(If you're using the SAMEPORT case because you're at home and you have a NAT router, that's fine, but you should still make the above fix anyway, and then come in to Loyola to verify that the SERVERPORT case works properly. Having the SERVERPORT case work is a requirement.)

The second step is to increment expected_block, so that the arrival of Data[2] results in ACK[2] rather than ACK[1]. This is done with

expected_block++;

You can put this anywhere after the line

ack = wp.new ACK(wumppkt.BUMPPROTO, expected_block);

The line above creates an ack with the current expected_block, and you want to update expected_block for the next block. Alternatively, you can place a line

expected_block = data.blocknum();

before the ack creation, because this sets expected_block to the block number of the block that just arrived.

At this point you should get the entire file (11 blocks), with timeouts at the end because you are not properly handling the end-of-transmission case (last block has < 512 bytes of data). Because repeated ACK[11]'s don't trigger any new transmissions at the server side (why?), you won't get multiple copies of the last packet.

In general, you should verify that the arriving block number matches expected_block, as part of other sanity checks, before incrementing the latter. But you can worry about that later.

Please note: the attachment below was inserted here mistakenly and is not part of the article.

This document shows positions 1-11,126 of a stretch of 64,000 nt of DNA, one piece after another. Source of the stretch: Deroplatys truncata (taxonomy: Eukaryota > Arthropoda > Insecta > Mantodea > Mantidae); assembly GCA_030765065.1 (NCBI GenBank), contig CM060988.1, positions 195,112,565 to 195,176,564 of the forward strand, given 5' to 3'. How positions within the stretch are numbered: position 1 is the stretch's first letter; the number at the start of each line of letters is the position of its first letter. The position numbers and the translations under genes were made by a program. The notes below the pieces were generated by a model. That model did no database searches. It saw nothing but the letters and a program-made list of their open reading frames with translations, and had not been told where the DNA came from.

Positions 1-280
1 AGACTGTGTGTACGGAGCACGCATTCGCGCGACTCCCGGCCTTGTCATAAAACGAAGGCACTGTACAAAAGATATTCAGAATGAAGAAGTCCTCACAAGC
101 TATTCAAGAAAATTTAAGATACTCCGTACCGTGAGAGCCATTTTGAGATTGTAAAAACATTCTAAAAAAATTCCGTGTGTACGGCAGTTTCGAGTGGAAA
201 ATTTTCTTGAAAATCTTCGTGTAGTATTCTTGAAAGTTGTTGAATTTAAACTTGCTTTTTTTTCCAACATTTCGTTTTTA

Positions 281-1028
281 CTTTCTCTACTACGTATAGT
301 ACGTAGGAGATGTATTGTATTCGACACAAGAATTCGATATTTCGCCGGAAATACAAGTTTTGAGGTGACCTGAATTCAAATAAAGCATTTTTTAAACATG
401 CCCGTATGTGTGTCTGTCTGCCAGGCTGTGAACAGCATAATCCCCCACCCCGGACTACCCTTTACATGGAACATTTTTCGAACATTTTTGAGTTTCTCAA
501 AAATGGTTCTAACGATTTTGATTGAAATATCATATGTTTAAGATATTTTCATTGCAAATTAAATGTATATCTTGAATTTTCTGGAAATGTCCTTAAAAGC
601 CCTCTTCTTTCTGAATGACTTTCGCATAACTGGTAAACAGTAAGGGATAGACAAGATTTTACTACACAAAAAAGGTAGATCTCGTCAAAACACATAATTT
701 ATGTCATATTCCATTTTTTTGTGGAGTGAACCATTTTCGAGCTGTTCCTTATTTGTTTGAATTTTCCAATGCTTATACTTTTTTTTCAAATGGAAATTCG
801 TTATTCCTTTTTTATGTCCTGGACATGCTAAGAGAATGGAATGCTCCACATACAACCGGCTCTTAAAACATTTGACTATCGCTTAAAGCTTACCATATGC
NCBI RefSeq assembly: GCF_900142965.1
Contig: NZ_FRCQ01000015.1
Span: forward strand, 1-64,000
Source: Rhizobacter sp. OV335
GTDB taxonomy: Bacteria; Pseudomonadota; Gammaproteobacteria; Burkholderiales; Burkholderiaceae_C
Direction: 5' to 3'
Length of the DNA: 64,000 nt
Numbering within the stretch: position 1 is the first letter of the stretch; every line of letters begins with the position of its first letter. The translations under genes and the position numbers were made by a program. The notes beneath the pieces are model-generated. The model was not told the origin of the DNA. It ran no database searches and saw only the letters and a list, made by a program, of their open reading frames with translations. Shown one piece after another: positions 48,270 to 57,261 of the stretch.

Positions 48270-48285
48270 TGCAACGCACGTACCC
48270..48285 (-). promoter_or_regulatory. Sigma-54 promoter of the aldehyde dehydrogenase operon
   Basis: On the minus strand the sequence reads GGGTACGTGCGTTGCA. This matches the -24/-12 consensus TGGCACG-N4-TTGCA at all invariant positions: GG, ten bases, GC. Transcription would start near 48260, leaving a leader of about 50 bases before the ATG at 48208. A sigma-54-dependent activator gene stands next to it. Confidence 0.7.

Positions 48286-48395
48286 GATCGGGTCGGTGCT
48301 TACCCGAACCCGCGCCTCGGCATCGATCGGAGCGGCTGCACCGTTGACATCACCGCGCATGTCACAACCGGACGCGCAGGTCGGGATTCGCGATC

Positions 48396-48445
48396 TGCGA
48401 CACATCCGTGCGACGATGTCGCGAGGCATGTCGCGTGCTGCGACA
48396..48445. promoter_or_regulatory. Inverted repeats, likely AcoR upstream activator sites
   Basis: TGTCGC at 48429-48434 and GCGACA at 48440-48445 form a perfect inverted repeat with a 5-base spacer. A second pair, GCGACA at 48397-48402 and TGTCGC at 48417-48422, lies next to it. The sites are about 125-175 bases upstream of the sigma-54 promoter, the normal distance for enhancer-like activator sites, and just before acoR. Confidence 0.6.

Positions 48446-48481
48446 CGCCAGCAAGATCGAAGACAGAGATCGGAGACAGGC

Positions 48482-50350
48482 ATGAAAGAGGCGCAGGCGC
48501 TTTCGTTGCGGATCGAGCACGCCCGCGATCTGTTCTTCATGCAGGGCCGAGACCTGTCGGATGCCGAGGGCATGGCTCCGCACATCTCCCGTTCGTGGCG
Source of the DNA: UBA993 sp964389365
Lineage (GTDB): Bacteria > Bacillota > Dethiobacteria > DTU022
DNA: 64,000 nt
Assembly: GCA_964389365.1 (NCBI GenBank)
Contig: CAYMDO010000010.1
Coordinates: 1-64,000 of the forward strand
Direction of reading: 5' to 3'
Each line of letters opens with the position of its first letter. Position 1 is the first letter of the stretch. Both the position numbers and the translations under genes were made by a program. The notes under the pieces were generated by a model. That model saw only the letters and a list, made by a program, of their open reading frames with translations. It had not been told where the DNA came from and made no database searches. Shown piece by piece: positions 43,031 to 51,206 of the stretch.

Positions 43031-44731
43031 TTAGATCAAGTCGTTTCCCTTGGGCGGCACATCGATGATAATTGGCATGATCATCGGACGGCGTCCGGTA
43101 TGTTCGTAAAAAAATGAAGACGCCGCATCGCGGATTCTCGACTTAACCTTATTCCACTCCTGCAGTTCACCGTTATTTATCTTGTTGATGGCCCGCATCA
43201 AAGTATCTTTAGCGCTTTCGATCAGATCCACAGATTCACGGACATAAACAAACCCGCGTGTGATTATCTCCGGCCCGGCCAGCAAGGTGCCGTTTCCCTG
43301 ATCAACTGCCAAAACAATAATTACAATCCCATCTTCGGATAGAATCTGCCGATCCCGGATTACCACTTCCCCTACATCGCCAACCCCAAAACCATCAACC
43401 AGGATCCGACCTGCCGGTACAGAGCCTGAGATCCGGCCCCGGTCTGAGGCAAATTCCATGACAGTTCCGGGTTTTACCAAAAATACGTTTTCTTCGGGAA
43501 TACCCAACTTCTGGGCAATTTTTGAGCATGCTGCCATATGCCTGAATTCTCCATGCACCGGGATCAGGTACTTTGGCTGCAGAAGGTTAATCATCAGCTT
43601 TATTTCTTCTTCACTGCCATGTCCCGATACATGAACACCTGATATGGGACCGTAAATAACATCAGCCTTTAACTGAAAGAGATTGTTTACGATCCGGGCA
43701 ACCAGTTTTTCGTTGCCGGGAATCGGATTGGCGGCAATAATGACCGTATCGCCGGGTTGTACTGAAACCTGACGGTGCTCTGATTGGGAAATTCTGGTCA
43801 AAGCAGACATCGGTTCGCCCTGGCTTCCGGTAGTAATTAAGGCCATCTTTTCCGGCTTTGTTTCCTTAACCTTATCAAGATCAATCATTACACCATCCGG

The next steps are to implement the sanity checks. The most important are to check the incoming port and also the packet's block number (to see that it matches expected_block), but you should also check the packet's IP address and size and opcode (watch the order!).

Extra-Credit Options

Here are a few options for earning extra credit. In order to receive extra credit, your project must be submitted by the due date. You must also make it clear, near the top of your wclient.java file, that you are submitting an extra-credit option. (I may add to this list if I can think of others.)

1. For undergrads only: implement sliding windows. A simple implementation is outlined in the Sliding Windows chapter of my book.

2. Implement HUMP. This should work through all NAT firewalls, and yet still have a new child port created for each connection. HUMP is not particularly hard: after you send the REQ, the first packet you get (which will come from the original server port) will be the handoff, which tells you the handoff port. You then respond with ACK[0] to the handoff port on the server, which then responds with Data[1].

If the handoff packet is lost, the HUMP connection fails. I originally thought this was a problem, but it seems to be a minor one compared to the impact of NAT.

Once you get basic WUMP working, HUMP involves

The main difference is waiting for the handoff instead of Data[1].

3. Implement adaptive timeout. That is, measure the RTT of each packet, and create a running average RTTmean, and then set the timeout interval to, say, 2*RTTmean. You should probably set a minimum timeout of, say, 500 ms.

If you're interested in this option, let me know and I'll create a larger file to use for testing.